Some years ago I flew on an Air Bristol BAC1-11-500 to Lisbon sitting in a rear facing seat mid plane and It was not pleasant !


User currently offlineAcabgd From Serbia, joined Jul 2005, 666 posts, RR: 0
Reply 4, posted (5 years 8 months 2 weeks 6 days 22 hours ago) and read 7444 times:



Quoting Ty134A (Thread starter):
But on the other hand I don’t know what it’s like flying like this, if it is comfortable or not



Quoting Rutankrd (Reply 3):
Some years ago I flew on an Air Bristol BAC1-11-500 to Lisbon sitting in a rear facing seat mid plane and It was not pleasant !

I flew on a BA Trident with rear facing seats and it was not unpleasant at all. Different, yes, but not unpleasant.



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User currently offlineDavidByrne From New Zealand, joined Sep 2007, 1669 posts, RR: 2
Reply 5, posted (5 years 8 months 2 weeks 6 days 22 hours ago) and read 7414 times:



Quoting Rutankrd (Reply 3):
Some years ago I flew on an Air Bristol BAC1-11-500 to Lisbon sitting in a rear facing seat mid plane and It was not pleasant !

Yes, I travelled in a Dan-Air BAC 1-11 and there were rear-facing seats at the emergency exit rows (two rows, if I recall?), which makes a lot of sense. WIth a forward and a rear-facing seat at the emergency row, you've heaps of room to get out in a hurry. Only problem was that my rear-facing row and the forward-facing row in front of it didn't recline, and so you had to sit upright the whole flight. Not at all comfortable, even on a shortish LGW-Stuttgart flight. And as for facing backwards . . . hmmmm . . . I have the same negative reaction on a train. There's something psychologically disturbing about it for me.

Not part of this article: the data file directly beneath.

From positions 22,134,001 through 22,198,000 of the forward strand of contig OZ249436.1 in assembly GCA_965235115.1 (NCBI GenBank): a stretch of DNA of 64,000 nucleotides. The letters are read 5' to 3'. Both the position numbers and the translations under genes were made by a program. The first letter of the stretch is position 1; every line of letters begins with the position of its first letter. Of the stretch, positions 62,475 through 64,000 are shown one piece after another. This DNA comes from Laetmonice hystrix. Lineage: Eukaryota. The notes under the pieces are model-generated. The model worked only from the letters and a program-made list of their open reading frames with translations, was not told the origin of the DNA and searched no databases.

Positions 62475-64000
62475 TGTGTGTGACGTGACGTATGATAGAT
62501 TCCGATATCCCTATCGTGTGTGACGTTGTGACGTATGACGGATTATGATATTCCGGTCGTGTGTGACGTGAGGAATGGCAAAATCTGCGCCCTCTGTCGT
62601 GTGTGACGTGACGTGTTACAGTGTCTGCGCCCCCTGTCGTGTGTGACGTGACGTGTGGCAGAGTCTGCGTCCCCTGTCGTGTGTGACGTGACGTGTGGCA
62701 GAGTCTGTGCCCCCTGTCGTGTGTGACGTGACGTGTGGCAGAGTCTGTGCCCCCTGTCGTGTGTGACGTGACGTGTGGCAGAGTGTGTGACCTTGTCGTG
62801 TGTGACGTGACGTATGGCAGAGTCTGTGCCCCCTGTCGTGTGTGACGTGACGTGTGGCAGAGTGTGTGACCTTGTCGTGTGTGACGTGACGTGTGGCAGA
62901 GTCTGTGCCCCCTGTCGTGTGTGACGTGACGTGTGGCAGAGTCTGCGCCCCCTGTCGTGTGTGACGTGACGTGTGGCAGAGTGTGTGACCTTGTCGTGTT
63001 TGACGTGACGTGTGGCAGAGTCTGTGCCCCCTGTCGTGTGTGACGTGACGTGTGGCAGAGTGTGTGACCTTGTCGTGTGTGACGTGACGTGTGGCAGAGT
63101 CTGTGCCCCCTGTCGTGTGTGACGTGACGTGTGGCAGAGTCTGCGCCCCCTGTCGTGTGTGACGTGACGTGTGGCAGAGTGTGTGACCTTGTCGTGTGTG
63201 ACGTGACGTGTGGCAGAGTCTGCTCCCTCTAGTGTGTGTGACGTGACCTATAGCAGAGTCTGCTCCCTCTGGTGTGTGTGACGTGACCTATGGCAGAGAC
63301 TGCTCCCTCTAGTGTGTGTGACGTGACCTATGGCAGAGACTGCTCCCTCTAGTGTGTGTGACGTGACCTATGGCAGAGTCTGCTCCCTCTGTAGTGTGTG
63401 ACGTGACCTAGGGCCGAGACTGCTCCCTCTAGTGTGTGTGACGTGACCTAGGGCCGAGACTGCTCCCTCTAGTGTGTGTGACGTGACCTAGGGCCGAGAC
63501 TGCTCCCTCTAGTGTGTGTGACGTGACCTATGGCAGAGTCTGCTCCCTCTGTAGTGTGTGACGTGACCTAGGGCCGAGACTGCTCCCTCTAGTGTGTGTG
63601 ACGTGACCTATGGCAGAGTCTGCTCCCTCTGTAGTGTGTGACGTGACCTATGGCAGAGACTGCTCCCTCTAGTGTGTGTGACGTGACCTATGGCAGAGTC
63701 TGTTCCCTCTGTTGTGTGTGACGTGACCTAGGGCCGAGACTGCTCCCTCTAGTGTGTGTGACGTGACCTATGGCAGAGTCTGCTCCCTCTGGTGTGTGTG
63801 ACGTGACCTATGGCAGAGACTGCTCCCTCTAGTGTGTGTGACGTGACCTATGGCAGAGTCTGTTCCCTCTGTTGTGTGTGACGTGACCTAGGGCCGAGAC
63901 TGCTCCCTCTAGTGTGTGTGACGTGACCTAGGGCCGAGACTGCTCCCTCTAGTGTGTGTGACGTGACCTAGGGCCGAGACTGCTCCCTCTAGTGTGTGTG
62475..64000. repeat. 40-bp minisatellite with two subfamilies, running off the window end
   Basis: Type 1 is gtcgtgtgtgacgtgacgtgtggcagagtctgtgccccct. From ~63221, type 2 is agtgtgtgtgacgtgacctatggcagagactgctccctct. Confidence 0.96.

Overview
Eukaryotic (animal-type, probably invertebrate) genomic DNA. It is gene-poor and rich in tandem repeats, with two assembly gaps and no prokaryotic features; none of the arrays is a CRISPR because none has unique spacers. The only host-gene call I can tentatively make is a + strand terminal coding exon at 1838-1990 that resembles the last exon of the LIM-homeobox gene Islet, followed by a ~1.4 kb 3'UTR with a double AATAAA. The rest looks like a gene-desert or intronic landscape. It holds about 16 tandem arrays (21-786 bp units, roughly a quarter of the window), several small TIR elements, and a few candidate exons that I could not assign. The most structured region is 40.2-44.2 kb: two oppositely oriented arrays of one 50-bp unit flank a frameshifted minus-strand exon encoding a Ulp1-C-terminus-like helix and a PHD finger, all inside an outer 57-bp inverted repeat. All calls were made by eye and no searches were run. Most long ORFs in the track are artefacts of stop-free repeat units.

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User currently offlineBCAL From United Kingdom, joined Jun 2004, 3384 posts, RR: 15
Reply 6, posted (5 years 8 months 2 weeks 6 days 22 hours ago) and read 7324 times:

Some of BA Club World's seats are rear-facing. In any event rear-facing seats are statistically safer in the event of a forced landing.

I flew on the rear-facing seats on Trident many times. Nothing noticeably unusual other than the facts that on take-off you could feel your seatbelts holding you in, and most passengers preferred not to sit in rear-facing seats so the chances of getting an empty row and/or window seat were always better.



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User currently offlineBurkhard From Germany, joined Nov 2006, 4409 posts, RR: 2
Reply 7, posted (5 years 8 months 2 weeks 6 days 21 hours ago) and read 7200 times:

The Caravelle also had rear facing seats. Nothing strange about it, just unusual.

User currently offlineIAD51FL From United States of America, joined Dec 2006, 354 posts, RR: 3
Reply 8, posted (5 years 8 months 2 weeks 6 days 20 hours ago) and read 7140 times:

WN used to have the rear facing seats in their 732's maybe even in the early 733's

Chris



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User currently offlineKhobar From United States of America, joined Mar 2006, 2379 posts, RR: 4
Reply 9, posted (5 years 8 months 2 weeks 6 days 20 hours ago) and read 7116 times:



Quoting Ty134A (Thread starter):